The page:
“Elephants,” he writes, “keep mental tabs on thirty or more compatriots. Baboons bereave the loss of an infant and seek therapy by expanding their social networks. Caged starlings become pessimistic and free ones optimistic. Rats know what they know and don’t know. Scrub jays remember the what/where/when of a past event. Domestic dogs object to unfair treatment. And chimps trounce humans in a short-term memory task.”
Most of these statements are heavily-skewed, ideological interpretations of data, not hard scientific facts. And I think they can and should be looked at from a more parsimonious point of view. As a dog trainer, I’ve already addressed the fallacy that “domestic dogs object to unfair treatment” in my article “Tuning In to Your Dog’s Emotions.” Let me just add that the idea of “inequity aversion” (the ability to object when one is being treated unfairly) comes from a questionable paper done by two experimental economists. They came up with this idea, not by doing any experimental research of their own, but by re-interpreting data from other studies, already available, and then essentially ignoring anything that didn’t fit their theory. (“The Rhetoric of Inequity Aversion,” Avner Shaked, Economics Department, Bonn University, 1 March 2005.)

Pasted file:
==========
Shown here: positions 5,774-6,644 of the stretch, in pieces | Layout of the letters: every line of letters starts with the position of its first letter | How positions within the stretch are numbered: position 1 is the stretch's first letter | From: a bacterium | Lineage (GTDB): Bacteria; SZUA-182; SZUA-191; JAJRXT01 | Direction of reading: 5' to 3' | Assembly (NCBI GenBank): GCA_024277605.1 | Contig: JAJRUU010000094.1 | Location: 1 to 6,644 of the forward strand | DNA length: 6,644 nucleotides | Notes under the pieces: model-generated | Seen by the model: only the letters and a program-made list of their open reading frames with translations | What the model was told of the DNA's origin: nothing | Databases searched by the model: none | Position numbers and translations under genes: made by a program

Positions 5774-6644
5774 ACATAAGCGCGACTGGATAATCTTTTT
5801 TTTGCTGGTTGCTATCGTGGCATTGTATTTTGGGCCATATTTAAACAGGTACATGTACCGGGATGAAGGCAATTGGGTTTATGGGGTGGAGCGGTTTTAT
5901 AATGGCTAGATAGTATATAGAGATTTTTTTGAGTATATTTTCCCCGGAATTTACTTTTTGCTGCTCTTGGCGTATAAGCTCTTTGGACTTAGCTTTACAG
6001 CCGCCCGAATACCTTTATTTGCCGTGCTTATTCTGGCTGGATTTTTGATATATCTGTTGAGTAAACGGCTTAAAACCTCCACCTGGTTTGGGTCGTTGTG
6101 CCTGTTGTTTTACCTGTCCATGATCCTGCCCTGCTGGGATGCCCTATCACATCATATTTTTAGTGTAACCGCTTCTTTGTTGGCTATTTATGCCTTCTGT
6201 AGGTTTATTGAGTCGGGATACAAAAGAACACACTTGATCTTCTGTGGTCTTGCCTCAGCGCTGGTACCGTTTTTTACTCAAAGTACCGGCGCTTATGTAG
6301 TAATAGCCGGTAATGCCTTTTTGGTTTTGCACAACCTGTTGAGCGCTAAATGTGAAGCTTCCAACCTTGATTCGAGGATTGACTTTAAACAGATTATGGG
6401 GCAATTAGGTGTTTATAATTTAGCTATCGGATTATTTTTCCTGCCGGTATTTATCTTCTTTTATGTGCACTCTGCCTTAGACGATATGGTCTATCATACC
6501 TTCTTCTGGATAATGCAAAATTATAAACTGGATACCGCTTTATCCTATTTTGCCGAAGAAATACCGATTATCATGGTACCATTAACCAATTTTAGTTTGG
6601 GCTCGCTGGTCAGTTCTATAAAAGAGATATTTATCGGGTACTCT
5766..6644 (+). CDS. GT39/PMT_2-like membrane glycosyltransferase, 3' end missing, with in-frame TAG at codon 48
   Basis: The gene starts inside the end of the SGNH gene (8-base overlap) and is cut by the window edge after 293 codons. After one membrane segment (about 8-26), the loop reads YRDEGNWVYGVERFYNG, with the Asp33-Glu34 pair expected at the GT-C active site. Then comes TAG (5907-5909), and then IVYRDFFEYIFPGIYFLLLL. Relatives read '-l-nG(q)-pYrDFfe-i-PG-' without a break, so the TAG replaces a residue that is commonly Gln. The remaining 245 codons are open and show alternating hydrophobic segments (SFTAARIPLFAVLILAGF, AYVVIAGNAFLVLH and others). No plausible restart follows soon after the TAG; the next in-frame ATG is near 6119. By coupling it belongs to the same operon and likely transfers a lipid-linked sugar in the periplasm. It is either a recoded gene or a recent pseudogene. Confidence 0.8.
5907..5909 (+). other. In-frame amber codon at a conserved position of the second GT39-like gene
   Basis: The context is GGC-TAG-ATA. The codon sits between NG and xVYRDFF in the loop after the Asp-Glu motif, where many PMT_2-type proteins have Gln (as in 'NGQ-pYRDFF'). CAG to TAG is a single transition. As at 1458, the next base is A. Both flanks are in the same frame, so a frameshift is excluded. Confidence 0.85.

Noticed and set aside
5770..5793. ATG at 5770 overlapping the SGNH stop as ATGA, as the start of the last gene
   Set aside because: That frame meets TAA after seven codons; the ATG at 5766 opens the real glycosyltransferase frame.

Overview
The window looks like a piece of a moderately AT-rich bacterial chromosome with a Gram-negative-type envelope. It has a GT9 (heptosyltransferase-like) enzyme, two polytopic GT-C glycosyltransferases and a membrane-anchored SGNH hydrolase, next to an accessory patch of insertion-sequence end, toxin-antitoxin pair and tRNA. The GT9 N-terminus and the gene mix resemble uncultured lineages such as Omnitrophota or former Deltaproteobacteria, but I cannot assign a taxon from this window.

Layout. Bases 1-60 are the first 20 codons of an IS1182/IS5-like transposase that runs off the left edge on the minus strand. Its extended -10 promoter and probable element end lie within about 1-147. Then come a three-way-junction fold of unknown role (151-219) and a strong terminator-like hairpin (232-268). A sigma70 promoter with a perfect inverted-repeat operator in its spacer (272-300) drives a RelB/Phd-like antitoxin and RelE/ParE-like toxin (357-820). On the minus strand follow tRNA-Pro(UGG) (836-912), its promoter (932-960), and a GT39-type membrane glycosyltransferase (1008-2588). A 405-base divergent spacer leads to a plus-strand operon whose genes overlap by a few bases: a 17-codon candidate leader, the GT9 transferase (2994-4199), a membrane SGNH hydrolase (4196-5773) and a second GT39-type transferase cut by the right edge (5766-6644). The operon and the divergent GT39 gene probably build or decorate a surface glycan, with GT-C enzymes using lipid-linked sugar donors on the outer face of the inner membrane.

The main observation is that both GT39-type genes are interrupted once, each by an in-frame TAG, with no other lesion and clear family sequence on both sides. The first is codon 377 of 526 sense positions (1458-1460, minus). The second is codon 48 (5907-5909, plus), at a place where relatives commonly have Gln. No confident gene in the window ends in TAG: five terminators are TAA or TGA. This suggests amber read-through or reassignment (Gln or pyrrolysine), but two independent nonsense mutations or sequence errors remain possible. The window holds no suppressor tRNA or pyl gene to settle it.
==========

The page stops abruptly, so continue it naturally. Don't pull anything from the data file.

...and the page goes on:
Frans de Waal of Emory University, then applied this idea to monkeys. (De Waal defines himself as someone whose goal is to find as many commonalities between humans and monkeys as possible.) De Waal admitted that his experiment with captive monkeys was flawed since it probably couldn’t be applied to animals in the wild.